In early 2011, USAID, in partnership with Mercy Corps, began making payments for emergency food supplies via cell phone-based “mobile money”.   The Kenbe-La e-cash program is assisting more than 5,500 beneficiaries in the St. Marc region of Haiti.  Working with one of the largest cell phone companies in Haiti, Voila, and Unibank, Kenbe-La provides low-cost cell phones to beneficiaries and trains them to use e-cash for their food purchases.  Each month the Haitian recipients receive $50 (US) via SMS (text) message.  The money can be used at more than 50 local businesses to buy four staple products- rice, beans, oil and maize.

Haitians are learning new and innovative banking techniques. Photo Credit: USAID/Haiti

In addition to receiving the e-cash payments, Haitians are learning new and innovative banking techniques: the beneficiaries of the Kenbe-La program are trained on how to save money, make efficient use of their staple foods, and use cell phones as a financial tool.

The Kenbe-La program also works with the vendors to train them to do business using mobile money. They are able to accept e-cash for their products via cell phone and obtain hard cash at a Unibank branch.  Using their e-cash register and a unique pin-code, local business owners are seeing significantly increased sales and profits.

This past Monday, I met store owner Dona Fifi in her shop.  Dona Fifi was one of the first vendors to accept e-cash as tender and reports that besides increased sales she appreciates the fact that she is no longer at risk carrying cash to the bank.  She is currently one of the only e-cash vendors in her community and hopes that her continued participation in the program will only serve to broaden her client base.  Dona Fifi serves as a role model to other small business entrepreneurs and knows the first-hand benefits of USAID’s use of mobile money payments.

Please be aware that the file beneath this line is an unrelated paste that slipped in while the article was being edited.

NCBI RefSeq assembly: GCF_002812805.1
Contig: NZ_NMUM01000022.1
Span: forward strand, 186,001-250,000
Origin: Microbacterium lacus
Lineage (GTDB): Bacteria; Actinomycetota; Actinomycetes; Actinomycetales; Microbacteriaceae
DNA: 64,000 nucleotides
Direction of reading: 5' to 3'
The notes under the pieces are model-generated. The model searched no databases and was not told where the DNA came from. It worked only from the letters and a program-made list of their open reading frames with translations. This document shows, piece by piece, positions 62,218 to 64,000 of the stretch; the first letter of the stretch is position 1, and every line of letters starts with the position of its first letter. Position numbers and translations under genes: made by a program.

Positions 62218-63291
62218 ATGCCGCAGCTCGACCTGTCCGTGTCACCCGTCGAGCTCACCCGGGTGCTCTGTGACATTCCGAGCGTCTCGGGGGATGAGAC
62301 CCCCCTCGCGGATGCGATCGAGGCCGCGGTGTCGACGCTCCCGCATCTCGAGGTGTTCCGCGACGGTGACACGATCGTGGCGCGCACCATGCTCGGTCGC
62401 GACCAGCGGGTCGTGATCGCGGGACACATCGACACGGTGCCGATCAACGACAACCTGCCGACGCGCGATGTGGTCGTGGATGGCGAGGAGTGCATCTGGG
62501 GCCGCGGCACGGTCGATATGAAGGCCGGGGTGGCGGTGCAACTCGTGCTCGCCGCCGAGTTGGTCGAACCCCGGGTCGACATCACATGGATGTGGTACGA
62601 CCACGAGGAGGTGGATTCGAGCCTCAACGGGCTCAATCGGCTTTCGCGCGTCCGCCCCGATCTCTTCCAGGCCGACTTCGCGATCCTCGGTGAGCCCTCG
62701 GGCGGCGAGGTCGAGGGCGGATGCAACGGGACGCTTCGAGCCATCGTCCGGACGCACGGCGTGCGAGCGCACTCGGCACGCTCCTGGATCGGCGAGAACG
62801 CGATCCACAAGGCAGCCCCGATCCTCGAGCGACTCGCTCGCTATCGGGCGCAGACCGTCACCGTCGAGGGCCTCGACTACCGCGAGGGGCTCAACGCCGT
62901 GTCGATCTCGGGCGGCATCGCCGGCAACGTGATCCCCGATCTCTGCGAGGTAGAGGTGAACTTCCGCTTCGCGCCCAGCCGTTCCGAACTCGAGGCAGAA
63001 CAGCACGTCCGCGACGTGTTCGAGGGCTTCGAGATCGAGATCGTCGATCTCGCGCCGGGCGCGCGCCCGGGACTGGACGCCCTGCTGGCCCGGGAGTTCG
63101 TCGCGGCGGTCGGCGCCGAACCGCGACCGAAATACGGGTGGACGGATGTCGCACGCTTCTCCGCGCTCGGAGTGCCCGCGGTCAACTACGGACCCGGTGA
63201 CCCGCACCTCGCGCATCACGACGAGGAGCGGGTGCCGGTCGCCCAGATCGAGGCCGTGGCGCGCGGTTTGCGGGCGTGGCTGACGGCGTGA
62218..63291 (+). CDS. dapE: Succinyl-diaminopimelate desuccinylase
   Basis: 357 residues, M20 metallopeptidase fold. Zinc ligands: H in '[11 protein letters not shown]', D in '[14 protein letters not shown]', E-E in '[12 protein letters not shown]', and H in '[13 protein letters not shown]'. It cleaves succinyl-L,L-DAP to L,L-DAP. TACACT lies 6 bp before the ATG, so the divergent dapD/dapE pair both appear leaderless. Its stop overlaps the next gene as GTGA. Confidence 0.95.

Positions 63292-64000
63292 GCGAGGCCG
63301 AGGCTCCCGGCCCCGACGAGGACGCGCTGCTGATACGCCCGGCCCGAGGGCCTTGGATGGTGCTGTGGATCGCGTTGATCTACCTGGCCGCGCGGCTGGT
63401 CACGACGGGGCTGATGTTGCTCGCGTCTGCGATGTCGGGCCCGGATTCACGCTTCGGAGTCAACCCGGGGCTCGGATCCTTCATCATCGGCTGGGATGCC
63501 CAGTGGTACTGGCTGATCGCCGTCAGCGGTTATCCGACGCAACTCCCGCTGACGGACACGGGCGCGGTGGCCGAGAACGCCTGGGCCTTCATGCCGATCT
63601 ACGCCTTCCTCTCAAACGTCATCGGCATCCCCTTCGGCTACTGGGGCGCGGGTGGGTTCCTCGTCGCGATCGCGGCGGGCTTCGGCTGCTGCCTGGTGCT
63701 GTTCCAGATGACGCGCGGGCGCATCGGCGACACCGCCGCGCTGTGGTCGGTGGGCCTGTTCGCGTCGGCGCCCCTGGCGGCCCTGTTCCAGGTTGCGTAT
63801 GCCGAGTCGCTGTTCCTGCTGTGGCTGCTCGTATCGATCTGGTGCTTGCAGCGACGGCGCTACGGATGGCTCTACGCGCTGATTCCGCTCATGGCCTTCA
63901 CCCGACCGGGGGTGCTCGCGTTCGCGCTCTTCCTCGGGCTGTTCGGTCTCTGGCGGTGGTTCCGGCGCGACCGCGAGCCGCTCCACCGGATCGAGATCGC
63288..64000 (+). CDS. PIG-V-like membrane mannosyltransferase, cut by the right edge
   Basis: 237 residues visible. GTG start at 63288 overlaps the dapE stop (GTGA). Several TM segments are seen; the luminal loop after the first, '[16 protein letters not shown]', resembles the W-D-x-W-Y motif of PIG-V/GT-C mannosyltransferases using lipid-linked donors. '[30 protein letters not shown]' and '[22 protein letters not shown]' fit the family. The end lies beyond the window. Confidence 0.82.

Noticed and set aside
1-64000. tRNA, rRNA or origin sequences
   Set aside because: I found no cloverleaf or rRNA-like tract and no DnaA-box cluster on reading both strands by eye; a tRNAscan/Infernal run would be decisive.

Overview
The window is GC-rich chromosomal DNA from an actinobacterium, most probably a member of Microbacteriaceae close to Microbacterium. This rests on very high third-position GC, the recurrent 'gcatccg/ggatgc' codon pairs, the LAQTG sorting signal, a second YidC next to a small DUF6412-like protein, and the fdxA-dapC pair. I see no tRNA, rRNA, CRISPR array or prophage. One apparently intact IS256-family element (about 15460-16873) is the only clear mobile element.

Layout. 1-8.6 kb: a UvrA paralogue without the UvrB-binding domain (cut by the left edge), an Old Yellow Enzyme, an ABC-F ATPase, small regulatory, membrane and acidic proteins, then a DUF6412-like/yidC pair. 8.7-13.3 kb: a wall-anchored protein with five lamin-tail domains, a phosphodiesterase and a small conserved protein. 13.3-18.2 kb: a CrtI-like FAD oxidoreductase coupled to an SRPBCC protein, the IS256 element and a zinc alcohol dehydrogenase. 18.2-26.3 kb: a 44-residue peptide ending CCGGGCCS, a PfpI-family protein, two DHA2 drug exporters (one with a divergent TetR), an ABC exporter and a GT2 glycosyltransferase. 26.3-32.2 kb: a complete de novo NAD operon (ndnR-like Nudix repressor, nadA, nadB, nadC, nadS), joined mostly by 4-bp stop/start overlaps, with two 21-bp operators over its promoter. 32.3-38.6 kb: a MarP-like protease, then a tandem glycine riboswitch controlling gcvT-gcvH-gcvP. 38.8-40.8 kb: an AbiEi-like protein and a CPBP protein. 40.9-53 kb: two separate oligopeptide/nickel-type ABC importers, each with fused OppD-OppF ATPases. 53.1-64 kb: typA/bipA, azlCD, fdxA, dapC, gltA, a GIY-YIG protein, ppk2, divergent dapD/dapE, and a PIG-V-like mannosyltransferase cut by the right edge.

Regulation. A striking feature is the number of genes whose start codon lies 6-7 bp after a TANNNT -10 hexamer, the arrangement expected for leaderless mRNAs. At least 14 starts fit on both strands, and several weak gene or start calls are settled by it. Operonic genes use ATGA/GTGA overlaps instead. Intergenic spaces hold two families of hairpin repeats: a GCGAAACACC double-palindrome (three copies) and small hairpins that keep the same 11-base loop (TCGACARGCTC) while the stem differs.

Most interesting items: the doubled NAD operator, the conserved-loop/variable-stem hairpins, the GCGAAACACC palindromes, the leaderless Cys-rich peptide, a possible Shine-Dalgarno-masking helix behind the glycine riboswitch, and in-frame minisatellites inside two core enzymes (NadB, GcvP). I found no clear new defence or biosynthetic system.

While a complete cost-benefit analysis is unfinished, Mercy Corps believes that this program is reducing the amount of labor it takes for them to process payments in these sort of emergency feeding programs.  It also enables participants to avoid spending large amounts of time traveling to the Mercy Corps’ office, waiting in line to receive payment, etc.

Meanwhile, USAID and the Gates Foundation are working to expand mobile banking to the entire country.  By creating a series of “prizes,” our two organizations have spurred the two major cell phone companies in Haiti to invest millions in mobile banking infrastructure, training and marketing.   We visited a Digicell office to watch as company staff enrolled Haitians in the mobile banking program.  More than 100,000 mobile money transactions have already been completed with many more likely in the months ahead.  This will enable “banking services” to be provided to the remotest of areas in Haiti, reduce chances of robbery of cash held by individuals, and reduce transaction costs.  Both the use of technology and the methods of encouraging its use are illustrations of the “new” USAID at work.